The following describes this cycle, as shown in Figure 6:

 

 

  • Carbon in the biomass is used as reductant and fuel in the ironmaking processes and becomes CO2-e released to the atmosphere;
  • this CO2-e is captured by the replanted biomass plantations, and used for plant growing through the photosynthesis;
  • the carbon is incorporated into the biomass and the oxygen is released to the atmosphere; and
  • aged biomass is used and the cycle starts over again.

The carbon used in the process therefore is obtained by a near-term closed cycle by the sequestration of the carbon from the atmosphere and not from the burning of fossil-fuel carbon. In addition, the low sulfur content in the biomass, results in very low SOx emissions6.

The Tecnored process can operate entirely with biomass, with the coarser fractions (charred or not) used as fuel and the finer fraction as reductant inside of the agglomerate. This carbon for reduction can be itself of biomass origin, such as charcoal fines or even other carbonized materials (grass, bagasse, coconut shells, corn-cobs, etc). The culture of fast growing biomasses (90 to 120 days) instead of eucalyptus (6 to 7 years) still opens the possibility for small farms participate in the iron production business, contributing for the social development of handicapped areas.

This can result in the complete use of the biomass to supply the entirely energy and reductant needs for pig iron production, assuring an environmentally friendly operation. In this approach the balance of GGE is negative, meaning that the overall sequestration of CO2 from the atmosphere for biomass growing is higher than the CO2 emissions during the production process. Furthermore, it opens the possibility to exploit the promising carbon credits marketing, estimated to range between 25.00 to 150.00 US$/ton of CO2 traded, by 2015, depending on the location.

One good example to illustrate the use of biomass in the Tecnored furnace is the use of eucalyptus trees. In this case, the trunks and the thick branches portion of the tree can be used as fuel while the fine branches and leaves can be charred, ground, and used as reductant, implying in a more cost and environment effective use of the forest assets.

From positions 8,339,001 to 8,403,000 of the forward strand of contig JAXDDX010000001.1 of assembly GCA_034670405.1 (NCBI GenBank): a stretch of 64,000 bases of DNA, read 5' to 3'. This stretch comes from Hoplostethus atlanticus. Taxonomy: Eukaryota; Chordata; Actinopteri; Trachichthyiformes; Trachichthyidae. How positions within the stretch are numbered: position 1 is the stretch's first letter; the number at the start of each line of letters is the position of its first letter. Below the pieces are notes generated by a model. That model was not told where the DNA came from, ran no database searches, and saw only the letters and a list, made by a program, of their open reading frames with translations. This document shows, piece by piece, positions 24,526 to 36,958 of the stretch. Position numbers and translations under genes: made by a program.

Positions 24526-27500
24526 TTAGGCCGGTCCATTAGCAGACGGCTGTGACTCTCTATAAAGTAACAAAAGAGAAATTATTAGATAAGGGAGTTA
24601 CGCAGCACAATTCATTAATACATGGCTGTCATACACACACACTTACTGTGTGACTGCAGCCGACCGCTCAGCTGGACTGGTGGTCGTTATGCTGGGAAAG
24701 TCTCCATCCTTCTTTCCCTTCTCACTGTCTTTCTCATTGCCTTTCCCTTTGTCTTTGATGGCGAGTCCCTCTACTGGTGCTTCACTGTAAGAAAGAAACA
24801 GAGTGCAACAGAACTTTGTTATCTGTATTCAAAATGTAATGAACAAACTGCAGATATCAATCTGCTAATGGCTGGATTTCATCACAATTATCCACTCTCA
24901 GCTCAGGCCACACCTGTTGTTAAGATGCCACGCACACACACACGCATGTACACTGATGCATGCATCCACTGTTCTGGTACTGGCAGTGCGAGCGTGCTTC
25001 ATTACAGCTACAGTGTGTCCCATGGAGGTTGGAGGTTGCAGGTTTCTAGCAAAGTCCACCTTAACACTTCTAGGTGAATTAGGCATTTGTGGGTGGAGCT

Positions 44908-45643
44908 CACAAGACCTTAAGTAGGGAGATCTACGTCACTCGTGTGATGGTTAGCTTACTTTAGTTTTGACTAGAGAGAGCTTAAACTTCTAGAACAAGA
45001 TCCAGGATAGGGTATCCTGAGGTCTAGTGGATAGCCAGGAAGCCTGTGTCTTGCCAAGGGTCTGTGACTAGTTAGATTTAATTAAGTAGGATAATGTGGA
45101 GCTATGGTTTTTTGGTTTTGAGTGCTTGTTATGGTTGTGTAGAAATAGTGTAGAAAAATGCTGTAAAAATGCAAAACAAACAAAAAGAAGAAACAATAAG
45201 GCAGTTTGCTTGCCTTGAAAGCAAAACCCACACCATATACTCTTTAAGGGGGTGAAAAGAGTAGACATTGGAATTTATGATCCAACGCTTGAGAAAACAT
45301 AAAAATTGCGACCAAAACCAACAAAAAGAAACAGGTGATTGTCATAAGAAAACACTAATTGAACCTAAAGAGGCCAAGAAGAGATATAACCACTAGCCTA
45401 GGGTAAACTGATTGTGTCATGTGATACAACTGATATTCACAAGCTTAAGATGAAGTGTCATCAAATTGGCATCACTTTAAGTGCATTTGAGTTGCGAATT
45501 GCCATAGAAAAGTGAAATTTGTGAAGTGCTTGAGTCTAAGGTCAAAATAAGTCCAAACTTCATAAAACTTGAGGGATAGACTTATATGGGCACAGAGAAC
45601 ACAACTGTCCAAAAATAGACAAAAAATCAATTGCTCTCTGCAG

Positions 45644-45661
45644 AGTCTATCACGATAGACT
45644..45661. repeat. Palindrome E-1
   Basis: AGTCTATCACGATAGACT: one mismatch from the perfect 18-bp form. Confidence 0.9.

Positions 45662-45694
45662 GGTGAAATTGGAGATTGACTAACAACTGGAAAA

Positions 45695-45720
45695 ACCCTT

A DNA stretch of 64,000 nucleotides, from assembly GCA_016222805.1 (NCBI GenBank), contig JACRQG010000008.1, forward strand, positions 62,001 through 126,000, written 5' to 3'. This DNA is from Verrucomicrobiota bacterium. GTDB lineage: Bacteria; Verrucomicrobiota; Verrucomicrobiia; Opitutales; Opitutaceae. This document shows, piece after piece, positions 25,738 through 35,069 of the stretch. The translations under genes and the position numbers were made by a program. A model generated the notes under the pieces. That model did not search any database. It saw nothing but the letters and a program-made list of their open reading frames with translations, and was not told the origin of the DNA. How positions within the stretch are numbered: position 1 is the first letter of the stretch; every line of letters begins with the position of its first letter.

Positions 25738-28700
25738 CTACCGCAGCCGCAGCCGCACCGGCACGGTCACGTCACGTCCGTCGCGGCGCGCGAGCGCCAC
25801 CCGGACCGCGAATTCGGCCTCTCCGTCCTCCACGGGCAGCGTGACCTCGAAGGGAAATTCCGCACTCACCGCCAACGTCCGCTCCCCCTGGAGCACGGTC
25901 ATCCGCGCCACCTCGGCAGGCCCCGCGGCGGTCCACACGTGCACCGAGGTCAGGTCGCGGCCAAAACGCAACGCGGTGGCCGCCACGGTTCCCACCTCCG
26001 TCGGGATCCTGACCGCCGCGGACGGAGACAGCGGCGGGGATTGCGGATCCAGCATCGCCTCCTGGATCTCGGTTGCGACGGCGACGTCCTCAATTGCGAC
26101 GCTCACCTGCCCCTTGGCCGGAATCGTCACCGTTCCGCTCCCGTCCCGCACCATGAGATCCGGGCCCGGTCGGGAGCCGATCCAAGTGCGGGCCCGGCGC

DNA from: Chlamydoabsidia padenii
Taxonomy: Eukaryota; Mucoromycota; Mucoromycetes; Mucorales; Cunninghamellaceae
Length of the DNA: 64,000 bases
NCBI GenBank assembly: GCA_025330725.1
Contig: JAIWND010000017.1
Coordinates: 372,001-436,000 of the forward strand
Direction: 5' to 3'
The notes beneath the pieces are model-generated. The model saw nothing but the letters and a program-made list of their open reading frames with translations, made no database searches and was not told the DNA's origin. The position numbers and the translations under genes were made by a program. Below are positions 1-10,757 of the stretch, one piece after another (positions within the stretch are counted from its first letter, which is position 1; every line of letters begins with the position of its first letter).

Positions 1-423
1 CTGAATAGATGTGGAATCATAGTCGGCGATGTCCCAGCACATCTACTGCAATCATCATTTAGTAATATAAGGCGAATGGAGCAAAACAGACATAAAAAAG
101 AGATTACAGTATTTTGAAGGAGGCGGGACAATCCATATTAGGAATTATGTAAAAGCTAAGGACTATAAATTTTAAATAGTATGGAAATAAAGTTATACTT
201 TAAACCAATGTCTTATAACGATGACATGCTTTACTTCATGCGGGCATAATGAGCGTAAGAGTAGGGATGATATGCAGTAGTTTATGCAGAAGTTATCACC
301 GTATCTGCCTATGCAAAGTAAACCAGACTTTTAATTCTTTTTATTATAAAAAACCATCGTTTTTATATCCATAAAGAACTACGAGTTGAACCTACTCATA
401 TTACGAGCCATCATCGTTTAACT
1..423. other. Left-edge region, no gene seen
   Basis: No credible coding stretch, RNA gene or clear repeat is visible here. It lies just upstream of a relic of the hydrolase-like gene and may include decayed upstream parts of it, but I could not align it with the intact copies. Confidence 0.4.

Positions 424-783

Moreover, the direct use of dry wood (3500 to 5500 kcal/ton) instead of charcoal (5500 to 7500 kcal/ton) as solid fuel in the process has a significant impact on the area needs for ironmaking. The productivity of a plantation of eucalyptus trees in Brazil is in the order of 14 ton/ha.yr of dry wood or 2.8 ton/ha.yr of charcoal7. To produce 1 ton of pig iron, the charcoal based mini blast furnaces consume about 0.725 ton of charcoal, so requiring 0.26 ha/yr or 2,600 m2/yr of planted area. By dismissing the use of charcoal production thru the use of wood chips as fuel (consumption » 0.53 ton/ton of hot metal) and using carbonized branches as the reductant, Tecnored can significantly increase the efficiency in the use of the planted area, fact of major importance especially for developed countries, lacking of area available for plantations.

Throughout the development of the Tecnored process, charcoal has been used extensively as reductant, in self-reducing pellets and briquettes, and has been shown to be a viable and very attractive technology. Although the use of wood as fuel has been used with success in preliminary development programs, a specific program for the development of a 100% biomass based Tecnored reactor will be undertaken as a priority when the Tecnored industrial plant is in full production. This version of the process is expected to be a benchmarking route for iron production as well as for Carbon credits marketing and higher efficiency in the use of forest planted areas.

 

3. Process Simulator for Solid Fuels

The solid fuel nature and requirements of chemical and physical properties to be used in the Tecnored furnace shall be evaluated in relation to the solid-fuels performance in the furnace. The physical and mechanical properties for instance, depend on the degree of stabilization, grain size distribution, and cold and hot strength under different atmosphere and thermal profiles.